Tatiana and Vasily Skripinov arrived in Israel from Belarus more than a year ago with their young daughters, Sofia and Hannah. Vasily Skripinov had a Jewish grandfather, therefore entitling him to immigrate to Israel and to receive Israeli citizenship under the Law of Return, which entitles Jews and descendants of Jews and their families to immigrate. His brother immigrated to Israel nine years ago and settled in Eilat.
Tatiana and Vasily Skripinov had their own dream of immigrating to Israel and raising their daughters in the country. They filed an initial request to immigrate at the Israeli embassy in Minsk, the capital of Belarus capital, in 2014, but the request was not granted. Many months passed, and it was suggested that they arrive in Israel as tourists and then submit a request for a change of status to immigrants. When they arrived in Israel, they never expected that a year later, they would still not have new immigrant status, or any other change in status and would be in the country illegally.
The denial is the result of Vasily's criminal past in Belarus. Vasily's criminal record was for theft more than 12 years prior and for property crimes and drug possession for personal consumption 17 years before. In light of the length of time that has passed since his criminal convictions and the fact that he had no further run-ins with the law, the police in his native country recommended that he submit personal references, following which they expunged his criminal record. He had also been given a certificate of good standing stating that he has no criminal record, since it had been expunged.
The Law of Return authorizes the interior minister to deny Israeli citizenship to a prospective immigrant “with a criminal past who is liable to endanger the public peace.” The law does not specify the crimes for which Israel could deny citizenship, but the Supreme Court has ruled that they must be serious offenses such as murder and rape. In 2016, the court ruled further that the criminal conviction must be of a nature that would pose a threat to the public in the future and not just a matter of past actions.
- Israeli's foreign wife deported after getting 8 of 70 questions wrong on 'couple verifier' quiz
- Why the expected wave of French immigration to Israel never materialized
- As Sharansky steps down from Jewish Agency, a look at his legacy
Asked for a response for this article, the Interior Ministry said that, since the Skripinovs’ case involves their possible denial of citizenship over the exception provided in the Law of Return, the case involves careful investigation. The ministry added that “an examination of the details provided to us by authorized parties shows an entirely different picture.” The ministry also noted that the family should have anticipated that it would take time to change their status in Israel after they arrived as tourists.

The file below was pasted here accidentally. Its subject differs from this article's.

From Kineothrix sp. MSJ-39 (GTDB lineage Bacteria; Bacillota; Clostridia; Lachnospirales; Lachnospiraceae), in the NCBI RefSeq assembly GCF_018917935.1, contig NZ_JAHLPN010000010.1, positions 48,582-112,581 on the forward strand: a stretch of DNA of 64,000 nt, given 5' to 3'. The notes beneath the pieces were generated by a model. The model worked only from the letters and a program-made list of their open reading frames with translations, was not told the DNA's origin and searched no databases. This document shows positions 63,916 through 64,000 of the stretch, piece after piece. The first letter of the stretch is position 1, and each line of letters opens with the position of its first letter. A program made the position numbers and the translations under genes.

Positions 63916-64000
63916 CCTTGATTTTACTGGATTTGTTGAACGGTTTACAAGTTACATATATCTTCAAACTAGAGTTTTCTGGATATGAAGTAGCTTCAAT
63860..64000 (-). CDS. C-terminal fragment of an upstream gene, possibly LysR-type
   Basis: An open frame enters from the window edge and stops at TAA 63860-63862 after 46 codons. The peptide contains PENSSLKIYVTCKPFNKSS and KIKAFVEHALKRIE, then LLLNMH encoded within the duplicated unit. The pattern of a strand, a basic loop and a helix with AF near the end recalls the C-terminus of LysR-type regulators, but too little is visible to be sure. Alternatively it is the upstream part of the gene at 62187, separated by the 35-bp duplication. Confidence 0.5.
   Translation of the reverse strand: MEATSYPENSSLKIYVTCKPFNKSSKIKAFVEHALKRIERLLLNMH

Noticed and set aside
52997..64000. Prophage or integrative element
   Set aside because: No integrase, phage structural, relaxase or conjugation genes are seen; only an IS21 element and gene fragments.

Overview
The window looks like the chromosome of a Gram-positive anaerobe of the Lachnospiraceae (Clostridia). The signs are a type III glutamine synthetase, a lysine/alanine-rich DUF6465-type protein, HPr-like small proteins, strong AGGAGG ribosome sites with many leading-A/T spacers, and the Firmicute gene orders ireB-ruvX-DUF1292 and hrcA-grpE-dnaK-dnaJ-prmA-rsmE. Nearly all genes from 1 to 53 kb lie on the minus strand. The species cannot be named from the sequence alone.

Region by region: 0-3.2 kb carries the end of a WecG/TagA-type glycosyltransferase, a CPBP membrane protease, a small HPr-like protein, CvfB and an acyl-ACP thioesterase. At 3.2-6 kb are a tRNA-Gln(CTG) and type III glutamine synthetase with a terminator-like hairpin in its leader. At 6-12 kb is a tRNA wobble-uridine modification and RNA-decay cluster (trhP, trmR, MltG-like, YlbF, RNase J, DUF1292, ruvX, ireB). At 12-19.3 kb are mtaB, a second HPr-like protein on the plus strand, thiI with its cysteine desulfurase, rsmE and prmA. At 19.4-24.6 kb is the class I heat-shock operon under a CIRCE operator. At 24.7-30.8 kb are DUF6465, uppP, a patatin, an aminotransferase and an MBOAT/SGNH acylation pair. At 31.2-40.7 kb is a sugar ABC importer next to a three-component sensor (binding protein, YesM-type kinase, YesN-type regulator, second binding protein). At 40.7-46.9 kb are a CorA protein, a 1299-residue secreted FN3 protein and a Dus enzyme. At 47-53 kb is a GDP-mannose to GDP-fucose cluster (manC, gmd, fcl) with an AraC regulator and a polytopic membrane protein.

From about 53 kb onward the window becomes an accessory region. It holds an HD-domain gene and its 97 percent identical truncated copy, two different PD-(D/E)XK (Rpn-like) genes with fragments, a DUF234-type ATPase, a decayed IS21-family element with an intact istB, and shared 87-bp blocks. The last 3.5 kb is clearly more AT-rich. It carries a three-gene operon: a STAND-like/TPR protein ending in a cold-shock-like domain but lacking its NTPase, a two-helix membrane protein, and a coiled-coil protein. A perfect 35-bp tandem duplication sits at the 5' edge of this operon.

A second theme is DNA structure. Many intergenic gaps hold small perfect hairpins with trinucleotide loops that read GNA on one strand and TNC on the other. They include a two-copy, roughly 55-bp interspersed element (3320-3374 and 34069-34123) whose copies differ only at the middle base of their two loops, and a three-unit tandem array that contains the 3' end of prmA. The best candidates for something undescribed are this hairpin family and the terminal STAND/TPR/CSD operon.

"We are shocked by this whole story," Tatiana said in tears. "My husband's problems with the law were so long ago, he's a father now, he's been working for years now. We saved money to raise our daughters and give them a future in Israel. In a few months we'll run out of all the money we saved and I do not know what to do. We are tired and disappointed. "
Attorney Yadin Elam, who is representing the couple on behalf of the non-profit group Global Aliyah, said: "In practice, we see that anyone who has a criminal record, as remote and negligible as it may be, even if it is a minor crime that has expired and been erased as in the case of Mr. Skripinov, who poses no danger to public safety, is harassed for years by the Interior Ministry, which refuses to approve his aliyah requests, in violation of the law and rulings. "
The family submitted their request for a change of status in May 2017. About six months later, in November 2017, the Population and Immigration Authority informed them that because of Vasily's criminal files, the request would be forwarded to the for discussion Authority's headquarters. The Authority did not extend the family's tourist visas, so that since the end of last year they have been in Israel without status - without a work permit, the ability to open a bank account, social benefits or medical insurance. In addition, they fear that they will be arrested for illegal residence.
Following an appeal by Attorney Elam to the Population and Immigration Authority, Vasily was summoned to a meeting at the Ashkelon Population Authority branch in February 2018. He was requested for the first time then to submit the original verdicts for his conviction, translated into Hebrew. He submitted them in March, and the Authority said that he would receive an answer within a month, but none arrived. In mid-June, about four months after the verdicts had been submitted, the Authority informed Attorney Elam that the case had been transferred to Interior Minister Arye Dery.
Attorney Elam added: "The right to return has been recognized as a basic right, and the Interior Minister has the power to revoke only in very limited cases. The Interior Ministry adds insult to injury in this case - it is not enough that the couple submitted their application for immigration, together with all the required documents, more than a year ago and has been waiting since then for the request to be approved, but, in addition, for most of that period they have had no valid visas, as if they're illegal residents in Israel.